Web-Based Dry Cleaners Take Dirty Laundry to Work

SAN MATEO (05/08/2000) - Web-enabling and automating the everyday chores that many consumers find onerous is a business-to-consumer model that appears to be gaining some traction.

Despite the hard hits to the value of their stock taken by grocery shopping online sites such as Peapod and WebVan, another company, PurpleTie Inc., will launch this summer a similar Web-based pickup and delivery service -- but this time for dry cleaning.

By building a brick-and-mortar back end to the front-end Web service, like Amazon.com, PurpleTie gets an additional element of control that many pure-play dot-coms lack.

Dry cleaning is a $32 billion industry that has no dominant players, according to founder and CEO Payam Zamani.

PurpleTie's approach will be national in scope. Centralized processing plants will be built around the country, with the first rolling out later this summer in Northern California.

"You need a closed-loop system. The online car-buying sites have the problem that they can't control how their customer is treated throughout the process.

So instead of partnering up with 5,000 dry cleaners, we will open up 25 centralized processing centers," said Zamani who is also the co-founder of AutoWeb, one of the first online car-buying sites.

Although pickup and delivery services are not new in the dry cleaning industry, the PurpleTie site will offer more flexibility. Users will be able to view orders and change delivery locations and times and even include special cleaning instructions.

The business model Zamani created will aggregate demand and handling by targeting businesses rather than residential customers.

"We want to make sure the first order that we carry on a per transaction basis is profitable," Zamani said.

Marketing guru Dave Taylor, a former Gartner e-business analyst who now runs E-Market Holdings in Stamford, Connecticut, believes PurpleTie is on the right track but does face competition.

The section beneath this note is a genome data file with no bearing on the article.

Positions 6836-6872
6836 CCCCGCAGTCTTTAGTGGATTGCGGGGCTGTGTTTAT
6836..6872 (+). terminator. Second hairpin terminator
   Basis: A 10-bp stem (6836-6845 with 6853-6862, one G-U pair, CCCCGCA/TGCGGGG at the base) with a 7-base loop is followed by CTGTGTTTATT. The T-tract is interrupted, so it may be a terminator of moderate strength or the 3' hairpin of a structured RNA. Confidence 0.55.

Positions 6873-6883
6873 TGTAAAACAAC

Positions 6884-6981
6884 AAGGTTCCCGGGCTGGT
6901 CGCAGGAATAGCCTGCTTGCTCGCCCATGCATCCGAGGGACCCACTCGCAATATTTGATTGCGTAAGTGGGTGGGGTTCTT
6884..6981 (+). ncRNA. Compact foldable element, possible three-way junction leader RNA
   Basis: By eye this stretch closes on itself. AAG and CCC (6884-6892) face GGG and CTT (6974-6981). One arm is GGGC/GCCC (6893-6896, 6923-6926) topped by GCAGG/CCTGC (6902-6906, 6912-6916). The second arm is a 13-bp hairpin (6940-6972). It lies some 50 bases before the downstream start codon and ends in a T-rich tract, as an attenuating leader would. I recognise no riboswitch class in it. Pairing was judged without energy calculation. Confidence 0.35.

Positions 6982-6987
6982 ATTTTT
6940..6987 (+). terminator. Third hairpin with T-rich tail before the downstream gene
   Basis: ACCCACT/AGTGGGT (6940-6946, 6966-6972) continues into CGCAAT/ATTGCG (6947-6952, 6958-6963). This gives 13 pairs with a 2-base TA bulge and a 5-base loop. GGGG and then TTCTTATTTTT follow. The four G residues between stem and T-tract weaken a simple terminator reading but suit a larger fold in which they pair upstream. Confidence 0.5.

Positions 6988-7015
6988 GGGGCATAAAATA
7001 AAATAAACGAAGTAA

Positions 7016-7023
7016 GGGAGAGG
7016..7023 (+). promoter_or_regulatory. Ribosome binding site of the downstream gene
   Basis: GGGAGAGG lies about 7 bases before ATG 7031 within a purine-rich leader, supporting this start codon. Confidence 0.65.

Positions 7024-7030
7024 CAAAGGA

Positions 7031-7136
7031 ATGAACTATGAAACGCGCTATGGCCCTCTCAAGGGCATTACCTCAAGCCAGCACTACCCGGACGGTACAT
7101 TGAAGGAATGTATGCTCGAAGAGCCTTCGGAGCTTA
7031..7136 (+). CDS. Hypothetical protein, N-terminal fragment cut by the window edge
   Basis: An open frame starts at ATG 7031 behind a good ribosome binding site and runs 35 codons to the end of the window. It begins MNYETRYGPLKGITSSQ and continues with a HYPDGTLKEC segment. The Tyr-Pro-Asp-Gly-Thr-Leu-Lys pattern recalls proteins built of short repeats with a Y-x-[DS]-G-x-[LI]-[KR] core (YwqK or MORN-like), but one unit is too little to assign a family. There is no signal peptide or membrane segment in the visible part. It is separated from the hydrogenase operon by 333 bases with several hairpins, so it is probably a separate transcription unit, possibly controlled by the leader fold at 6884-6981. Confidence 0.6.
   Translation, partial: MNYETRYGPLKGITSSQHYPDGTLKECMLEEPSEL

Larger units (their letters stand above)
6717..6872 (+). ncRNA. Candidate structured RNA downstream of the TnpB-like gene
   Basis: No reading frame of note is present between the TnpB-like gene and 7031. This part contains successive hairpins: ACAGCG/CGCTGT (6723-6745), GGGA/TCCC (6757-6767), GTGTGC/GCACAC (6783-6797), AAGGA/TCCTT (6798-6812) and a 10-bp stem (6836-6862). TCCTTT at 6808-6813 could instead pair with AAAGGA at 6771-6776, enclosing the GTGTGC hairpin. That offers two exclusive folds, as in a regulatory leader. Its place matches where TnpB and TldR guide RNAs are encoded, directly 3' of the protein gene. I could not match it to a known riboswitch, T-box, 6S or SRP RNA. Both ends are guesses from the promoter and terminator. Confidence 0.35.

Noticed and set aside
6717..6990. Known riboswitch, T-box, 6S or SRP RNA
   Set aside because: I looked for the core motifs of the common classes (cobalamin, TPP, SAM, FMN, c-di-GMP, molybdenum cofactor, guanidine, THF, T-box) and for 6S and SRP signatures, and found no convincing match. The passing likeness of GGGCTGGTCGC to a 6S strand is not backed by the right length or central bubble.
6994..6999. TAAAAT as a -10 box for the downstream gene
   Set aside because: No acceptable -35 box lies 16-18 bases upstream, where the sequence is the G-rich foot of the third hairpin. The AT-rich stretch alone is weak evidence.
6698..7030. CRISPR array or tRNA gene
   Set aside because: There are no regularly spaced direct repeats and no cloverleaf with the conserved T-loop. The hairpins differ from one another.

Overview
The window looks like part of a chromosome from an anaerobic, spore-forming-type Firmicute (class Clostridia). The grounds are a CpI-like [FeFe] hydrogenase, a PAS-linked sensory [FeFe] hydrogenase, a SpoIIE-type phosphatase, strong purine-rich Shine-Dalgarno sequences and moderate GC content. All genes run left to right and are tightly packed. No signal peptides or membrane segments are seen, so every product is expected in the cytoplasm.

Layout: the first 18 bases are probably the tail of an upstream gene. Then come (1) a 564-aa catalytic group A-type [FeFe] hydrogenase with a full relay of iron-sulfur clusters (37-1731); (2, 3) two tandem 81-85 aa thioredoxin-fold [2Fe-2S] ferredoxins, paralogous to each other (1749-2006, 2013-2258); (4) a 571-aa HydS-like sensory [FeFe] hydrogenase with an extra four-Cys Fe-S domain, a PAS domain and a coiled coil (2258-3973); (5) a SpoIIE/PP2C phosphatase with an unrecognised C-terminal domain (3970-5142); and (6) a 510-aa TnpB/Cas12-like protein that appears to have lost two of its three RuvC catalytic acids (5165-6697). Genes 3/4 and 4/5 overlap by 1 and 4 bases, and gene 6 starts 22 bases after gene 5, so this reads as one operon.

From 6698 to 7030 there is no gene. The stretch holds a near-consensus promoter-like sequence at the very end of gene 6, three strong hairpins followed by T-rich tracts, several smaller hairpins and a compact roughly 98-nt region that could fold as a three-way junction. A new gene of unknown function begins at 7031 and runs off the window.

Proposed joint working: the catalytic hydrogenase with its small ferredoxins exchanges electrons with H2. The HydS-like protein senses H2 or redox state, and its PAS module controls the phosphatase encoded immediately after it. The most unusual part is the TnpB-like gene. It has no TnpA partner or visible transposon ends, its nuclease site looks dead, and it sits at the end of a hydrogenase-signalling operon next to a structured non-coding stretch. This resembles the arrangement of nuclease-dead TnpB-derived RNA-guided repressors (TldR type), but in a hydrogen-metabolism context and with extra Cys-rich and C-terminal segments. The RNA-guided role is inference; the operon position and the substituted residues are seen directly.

"Going after employees at a business site rather than at their home is the most economical way of getting a large customer base quickly. But how will they unseat existing dry cleaning relationships that companies have?" Taylor said.

Profitability will be based on number of stops per hour and number of customers per stop, Zamani said. To do that efficiently, the business model Zamani created will aggregate demand and handling. PurpleTie will use Descartes Systems intelligent scheduling application, which offers open windows for pickup and delivery based on location, number of stops, availability of drivers, and the profitability of the customer.

"If you do a $1,000 worth of cleaning with us, you might get more open windows for pickup and delivery than another customer," Zamani said.

Delivery trucks will be equipped with both GPS systems and wireless handsets for rerouting on the fly.

In the future, Zamani plans on offering a broader spectrum of services at the site and for delivery -- everything from shoe shines to apparel.

PurpleTie is starting life with a great deal of high-priced Internet talent, including Chief Operating Officer David Kallery, former products and operations vice president for e-Visa; Chief Financial Officer Robert Stoffregen, former CFO at ZapMe and Sharper Image; and Vice President of Marketing Bill Young, former marketing guru for Autobytel and iPix.com.

But perhaps the best advice they will get is from advisory board member Sid Tuchman, who owned 50 dry cleaning stores in Indiana.

PurpleTie Inc., in Pleasanton, California, can be contacted at www.purpletie.com.

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